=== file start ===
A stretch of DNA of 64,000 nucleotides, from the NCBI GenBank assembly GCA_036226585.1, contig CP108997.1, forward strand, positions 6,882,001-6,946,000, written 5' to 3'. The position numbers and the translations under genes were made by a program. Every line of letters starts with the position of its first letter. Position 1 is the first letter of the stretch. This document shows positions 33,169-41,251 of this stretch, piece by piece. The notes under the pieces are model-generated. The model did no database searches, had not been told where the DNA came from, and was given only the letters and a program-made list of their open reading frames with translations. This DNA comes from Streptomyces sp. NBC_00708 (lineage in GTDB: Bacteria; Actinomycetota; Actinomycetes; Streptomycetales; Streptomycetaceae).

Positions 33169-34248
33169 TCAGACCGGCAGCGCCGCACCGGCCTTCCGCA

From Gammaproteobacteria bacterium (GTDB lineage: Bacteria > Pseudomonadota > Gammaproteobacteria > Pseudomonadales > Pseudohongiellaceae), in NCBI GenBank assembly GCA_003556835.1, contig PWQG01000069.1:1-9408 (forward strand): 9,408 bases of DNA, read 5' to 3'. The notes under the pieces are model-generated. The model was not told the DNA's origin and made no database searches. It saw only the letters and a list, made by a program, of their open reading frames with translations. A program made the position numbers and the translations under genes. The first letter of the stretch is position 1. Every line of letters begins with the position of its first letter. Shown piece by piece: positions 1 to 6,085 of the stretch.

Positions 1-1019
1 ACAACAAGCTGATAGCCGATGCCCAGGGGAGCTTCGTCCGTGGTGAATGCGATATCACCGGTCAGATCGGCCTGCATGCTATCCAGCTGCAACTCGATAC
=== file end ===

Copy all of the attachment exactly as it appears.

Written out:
A stretch of DNA of 64,000 nucleotides, from the NCBI GenBank assembly GCA_036226585.1, contig CP108997.1, forward strand, positions 6,882,001-6,946,000, written 5' to 3'. The position numbers and the translations under genes were made by a program. Every line of letters starts with the position of its first letter. Position 1 is the first letter of the stretch. This document shows positions 33,169-41,251 of this stretch, piece by piece. The notes under the pieces are model-generated. The model did no database searches, had not been told where the DNA came from, and was given only the letters and a program-made list of their open reading frames with translations. This DNA comes from Streptomyces sp. NBC_00708 (lineage in GTDB: Bacteria; Actinomycetota; Actinomycetes; Streptomycetales; Streptomycetaceae).

Positions 33169-34248
33169 TCAGACCGGCAGCGCCGCACCGGCCTTCCGCA

From Gammaproteobacteria bacterium (GTDB lineage: Bacteria > Pseudomonadota > Gammaproteobacteria > Pseudomonadales > Pseudohongiellaceae), in NCBI GenBank assembly GCA_003556835.1, contig PWQG01000069.1:1-9408 (forward strand): 9,408 bases of DNA, read 5' to 3'. The notes under the pieces are model-generated. The model was not told the DNA's origin and made no database searches. It saw only the letters and a list, made by a program, of their open reading frames with translations. A program made the position numbers and the translations under genes. The first letter of the stretch is position 1. Every line of letters begins with the position of its first letter. Shown piece by piece: positions 1 to 6,085 of the stretch.

Positions 1-1019
1 ACAACAAGCTGATAGCCGATGCCCAGGGGAGCTTCGTCCGTGGTGAATGCGATATCACCGGTCAGATCGGCCTGCATGCTATCCAGCTGCAACTCGATAC